Hoops Heaven

I have just completed an indolent weekend of imbibing sports on TV: NCAA basketball winnowing 16 terrific college teams down to the Final Four and the Chicago Cubs opening the season with the Texas Rangers. Just for the added whipped cream I watched the Miami Pro Tennis Tournament that Roger Federer won, the 101st significant tournament victory of his career.

I thought about business a bit, responded to emails, ruminated about blog topics, changed my travel plans to the Precision Machining Technology Show in Cleveland this week, and did a rigorous work out, but mostly I relished some superb basketball and suffered through deplorable relief pitching by the Cubs. At least I could share my pain with my son-in-law,  Scott, via text to ameliorate some of the
agony. And it’s only April. Six months more of baseball trauma.

I have not followed college basketball much this year, and I don’t bet on sporting events, but I studied up a bit before the Tournament and listened to Charles Barkley and Kenny Smith enough to quickly pick up the 2019 narrative.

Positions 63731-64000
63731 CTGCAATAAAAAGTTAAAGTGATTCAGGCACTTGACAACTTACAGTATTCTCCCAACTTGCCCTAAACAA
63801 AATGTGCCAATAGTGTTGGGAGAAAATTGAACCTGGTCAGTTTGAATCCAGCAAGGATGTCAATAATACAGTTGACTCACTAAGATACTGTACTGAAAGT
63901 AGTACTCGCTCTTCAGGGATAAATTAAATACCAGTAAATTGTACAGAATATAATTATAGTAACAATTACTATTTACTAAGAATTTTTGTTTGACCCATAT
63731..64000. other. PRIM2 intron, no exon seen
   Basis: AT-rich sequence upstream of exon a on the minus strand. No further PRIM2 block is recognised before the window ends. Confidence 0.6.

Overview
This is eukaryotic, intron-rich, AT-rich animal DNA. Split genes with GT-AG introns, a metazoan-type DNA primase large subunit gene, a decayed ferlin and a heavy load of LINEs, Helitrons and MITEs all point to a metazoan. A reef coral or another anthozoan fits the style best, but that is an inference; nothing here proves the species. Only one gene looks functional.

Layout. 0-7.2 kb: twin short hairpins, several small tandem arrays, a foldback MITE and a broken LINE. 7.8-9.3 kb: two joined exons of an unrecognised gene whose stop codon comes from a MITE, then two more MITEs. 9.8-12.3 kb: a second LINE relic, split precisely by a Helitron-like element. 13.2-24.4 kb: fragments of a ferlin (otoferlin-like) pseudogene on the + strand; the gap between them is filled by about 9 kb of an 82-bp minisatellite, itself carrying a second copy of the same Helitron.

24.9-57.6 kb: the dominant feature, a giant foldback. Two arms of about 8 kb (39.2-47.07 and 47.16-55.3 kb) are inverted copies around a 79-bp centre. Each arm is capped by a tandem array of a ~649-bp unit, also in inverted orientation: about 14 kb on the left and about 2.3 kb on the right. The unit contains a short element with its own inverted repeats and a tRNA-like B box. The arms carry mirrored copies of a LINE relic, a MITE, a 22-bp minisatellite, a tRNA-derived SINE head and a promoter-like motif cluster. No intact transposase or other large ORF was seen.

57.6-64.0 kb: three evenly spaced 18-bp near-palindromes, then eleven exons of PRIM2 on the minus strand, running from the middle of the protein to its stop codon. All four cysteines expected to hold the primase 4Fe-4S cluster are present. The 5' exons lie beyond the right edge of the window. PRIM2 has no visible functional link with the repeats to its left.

Duke did finally lose by one point to Michigan State on Sunday, 69-68. Tom Izzo of MSU has a group of solid college players, none of whom may make it in the NBA. They are led by Cassius Winston, a shrewd, savvy guard who makes big plays but does not stun you with any single facet of his game.

NCAA Basketballs await this year's Final FourThe Final Four this year will be made up of Michigan State, Auburn, Texas Tech, and Virginia. None of these four teams have a Top Ten prospect, except possibly Jarrett Culver of Texas Tech, who is probably a 15-20 pick if he forgoes his final two years of eligibility.